In other business, the board approved the following motions:

    • Authorized Fruitland Baptist Bible College to construct a second family housing unit consisting of four apartments once funds for the project have been raised. Estimated cost for the project is $215,000.

    • Authorized the sale of the former Baptist Campus Ministry property at N.C. State University to Blue Sky Services Development for $860,000. Proceeds from the sale will be placed in a special account to support the collegiate partnerships ministry.

    • Approved three individuals to serve on Fruitland Baptist Bible College’s Board of Directors: Buddy Freeman, pastor of First Baptist Church in Marshall; Douglas Goforth, pastor of Asheville Street Baptist in Morganton; and Michael Waters, pastor of Parkwood Baptist Church in Concord.

    During the committee reports, Jonathan Yarboro, team leader for Collegiate Partnerships, shared the results of research his team conducted over the past six months that assessed the levels of “gospel presence” that currently exist on 148 college campuses within North Carolina.
    The research revealed that more than 120 schools had no gospel presence on their campuses. Of those 120 schools, Yarboro and his team also identified the top 20 campuses on which a strategic focus is needed to develop a gospel presence.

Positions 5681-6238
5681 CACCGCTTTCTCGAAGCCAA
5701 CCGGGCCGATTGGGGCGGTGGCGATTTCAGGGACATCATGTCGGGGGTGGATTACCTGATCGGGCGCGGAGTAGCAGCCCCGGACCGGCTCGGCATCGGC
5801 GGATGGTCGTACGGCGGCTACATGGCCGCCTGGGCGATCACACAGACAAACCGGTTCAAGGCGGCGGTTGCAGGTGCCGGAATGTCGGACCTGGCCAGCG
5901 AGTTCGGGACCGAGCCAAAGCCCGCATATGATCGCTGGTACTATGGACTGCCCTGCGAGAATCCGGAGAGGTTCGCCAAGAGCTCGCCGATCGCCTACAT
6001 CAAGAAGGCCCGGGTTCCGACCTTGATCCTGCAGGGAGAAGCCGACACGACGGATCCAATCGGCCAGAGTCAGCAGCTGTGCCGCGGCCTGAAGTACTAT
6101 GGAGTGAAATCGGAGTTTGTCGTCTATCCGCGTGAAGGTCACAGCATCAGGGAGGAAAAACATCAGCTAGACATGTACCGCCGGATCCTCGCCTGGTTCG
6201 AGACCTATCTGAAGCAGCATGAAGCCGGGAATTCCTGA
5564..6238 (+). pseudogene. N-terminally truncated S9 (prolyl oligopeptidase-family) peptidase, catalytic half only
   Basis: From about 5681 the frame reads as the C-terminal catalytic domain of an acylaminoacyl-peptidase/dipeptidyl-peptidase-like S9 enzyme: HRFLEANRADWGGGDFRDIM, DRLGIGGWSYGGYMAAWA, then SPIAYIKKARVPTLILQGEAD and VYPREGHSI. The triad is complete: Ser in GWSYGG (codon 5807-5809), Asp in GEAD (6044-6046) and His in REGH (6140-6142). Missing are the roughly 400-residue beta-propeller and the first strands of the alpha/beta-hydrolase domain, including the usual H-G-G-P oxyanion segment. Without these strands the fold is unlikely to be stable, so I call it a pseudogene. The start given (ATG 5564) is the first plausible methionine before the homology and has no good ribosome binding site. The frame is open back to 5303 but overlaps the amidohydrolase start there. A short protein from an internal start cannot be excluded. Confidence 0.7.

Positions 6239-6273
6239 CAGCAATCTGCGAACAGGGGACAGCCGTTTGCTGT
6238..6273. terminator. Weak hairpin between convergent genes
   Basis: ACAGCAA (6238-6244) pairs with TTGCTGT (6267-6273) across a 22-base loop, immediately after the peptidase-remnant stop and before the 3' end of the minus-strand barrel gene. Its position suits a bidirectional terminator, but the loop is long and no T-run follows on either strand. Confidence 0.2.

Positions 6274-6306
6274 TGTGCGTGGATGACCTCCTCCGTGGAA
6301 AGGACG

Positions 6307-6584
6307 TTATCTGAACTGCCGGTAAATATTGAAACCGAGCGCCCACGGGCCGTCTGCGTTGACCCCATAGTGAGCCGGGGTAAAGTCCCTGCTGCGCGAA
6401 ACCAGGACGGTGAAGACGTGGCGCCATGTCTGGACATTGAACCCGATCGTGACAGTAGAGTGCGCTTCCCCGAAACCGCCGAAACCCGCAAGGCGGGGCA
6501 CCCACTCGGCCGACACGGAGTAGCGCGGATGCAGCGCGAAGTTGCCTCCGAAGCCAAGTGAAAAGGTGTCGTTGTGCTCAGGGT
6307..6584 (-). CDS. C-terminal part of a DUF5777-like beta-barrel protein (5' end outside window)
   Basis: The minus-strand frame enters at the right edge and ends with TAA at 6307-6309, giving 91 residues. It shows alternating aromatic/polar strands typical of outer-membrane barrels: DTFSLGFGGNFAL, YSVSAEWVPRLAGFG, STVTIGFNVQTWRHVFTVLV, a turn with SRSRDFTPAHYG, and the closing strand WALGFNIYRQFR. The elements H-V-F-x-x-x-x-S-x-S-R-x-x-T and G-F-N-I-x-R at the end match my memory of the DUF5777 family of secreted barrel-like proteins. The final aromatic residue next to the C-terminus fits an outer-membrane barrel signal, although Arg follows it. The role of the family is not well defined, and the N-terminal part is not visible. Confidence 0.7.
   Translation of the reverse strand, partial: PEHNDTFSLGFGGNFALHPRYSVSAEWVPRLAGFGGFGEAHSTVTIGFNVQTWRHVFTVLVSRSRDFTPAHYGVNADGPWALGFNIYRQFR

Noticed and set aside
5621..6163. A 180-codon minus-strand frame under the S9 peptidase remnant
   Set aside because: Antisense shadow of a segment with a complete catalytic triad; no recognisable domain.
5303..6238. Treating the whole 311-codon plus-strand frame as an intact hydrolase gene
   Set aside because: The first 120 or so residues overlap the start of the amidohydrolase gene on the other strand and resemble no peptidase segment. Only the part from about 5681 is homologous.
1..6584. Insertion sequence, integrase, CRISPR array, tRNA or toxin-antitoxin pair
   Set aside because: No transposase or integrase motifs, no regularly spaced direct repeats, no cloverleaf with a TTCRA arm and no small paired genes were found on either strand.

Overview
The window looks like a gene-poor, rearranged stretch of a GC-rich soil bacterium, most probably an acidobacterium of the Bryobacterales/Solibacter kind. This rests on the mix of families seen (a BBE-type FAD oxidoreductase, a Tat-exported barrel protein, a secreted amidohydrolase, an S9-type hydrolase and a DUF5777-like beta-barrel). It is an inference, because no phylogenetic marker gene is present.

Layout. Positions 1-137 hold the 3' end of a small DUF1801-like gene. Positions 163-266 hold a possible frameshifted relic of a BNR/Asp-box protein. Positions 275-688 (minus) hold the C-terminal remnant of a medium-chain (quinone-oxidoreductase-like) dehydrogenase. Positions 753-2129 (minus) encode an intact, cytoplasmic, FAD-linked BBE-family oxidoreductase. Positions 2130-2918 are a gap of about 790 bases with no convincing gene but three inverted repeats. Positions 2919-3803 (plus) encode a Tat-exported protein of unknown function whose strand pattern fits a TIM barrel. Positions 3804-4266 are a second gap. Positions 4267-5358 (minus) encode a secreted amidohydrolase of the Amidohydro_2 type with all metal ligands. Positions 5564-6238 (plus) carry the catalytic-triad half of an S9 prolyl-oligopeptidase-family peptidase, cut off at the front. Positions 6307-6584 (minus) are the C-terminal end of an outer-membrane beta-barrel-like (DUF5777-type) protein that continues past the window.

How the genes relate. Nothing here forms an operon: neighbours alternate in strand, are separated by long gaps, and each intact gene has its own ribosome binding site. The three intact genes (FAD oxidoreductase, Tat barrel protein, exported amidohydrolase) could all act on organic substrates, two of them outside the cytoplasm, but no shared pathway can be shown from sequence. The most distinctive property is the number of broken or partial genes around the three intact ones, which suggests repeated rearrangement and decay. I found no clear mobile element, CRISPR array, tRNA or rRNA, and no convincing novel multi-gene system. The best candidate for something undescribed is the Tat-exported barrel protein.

Those schools are: Cape Fear Community College; Central Piedmont Community College (Cato Campus); Central Piedmont Community College (Central Campus); Central Piedmont Community College (Harris Campus); Central Piedmont Community College (Levine Campus); Central Piedmont Community College (Merancas Campus); Coastal Carolina Community College; Durham Technical Community College; Fayetteville State University; Haywood Community College; N.C. A&T State University; Surry Community College; Queens University; Randolph Community College; Tri-County Community College; the University of North Carolina at Charlotte; Vance-Granville Community College; Wake Technical Community College (Main Campus); and Warren Wilson College.
    Yarboro called attention to the number of community colleges on this list and explained that of the 1.2 million college students in North Carolina, 840,000 students are on community college campuses. This means that 70 percent of all college students in the state are on community college campuses.
    Although these 20 schools will be the primary campuses that the Collegiate Partnerships Team will focus on, Yarboro said his team will continue to work with churches to reach every campus in North Carolina in keeping with his team’s vision to have “no campus left” without a gospel presence in the state.

    10/6/2015 1:20:43 PM by Chad Austin, BSC Communications | with 0 comments
    Filed under: BSC, budget and reports, Cooperative Program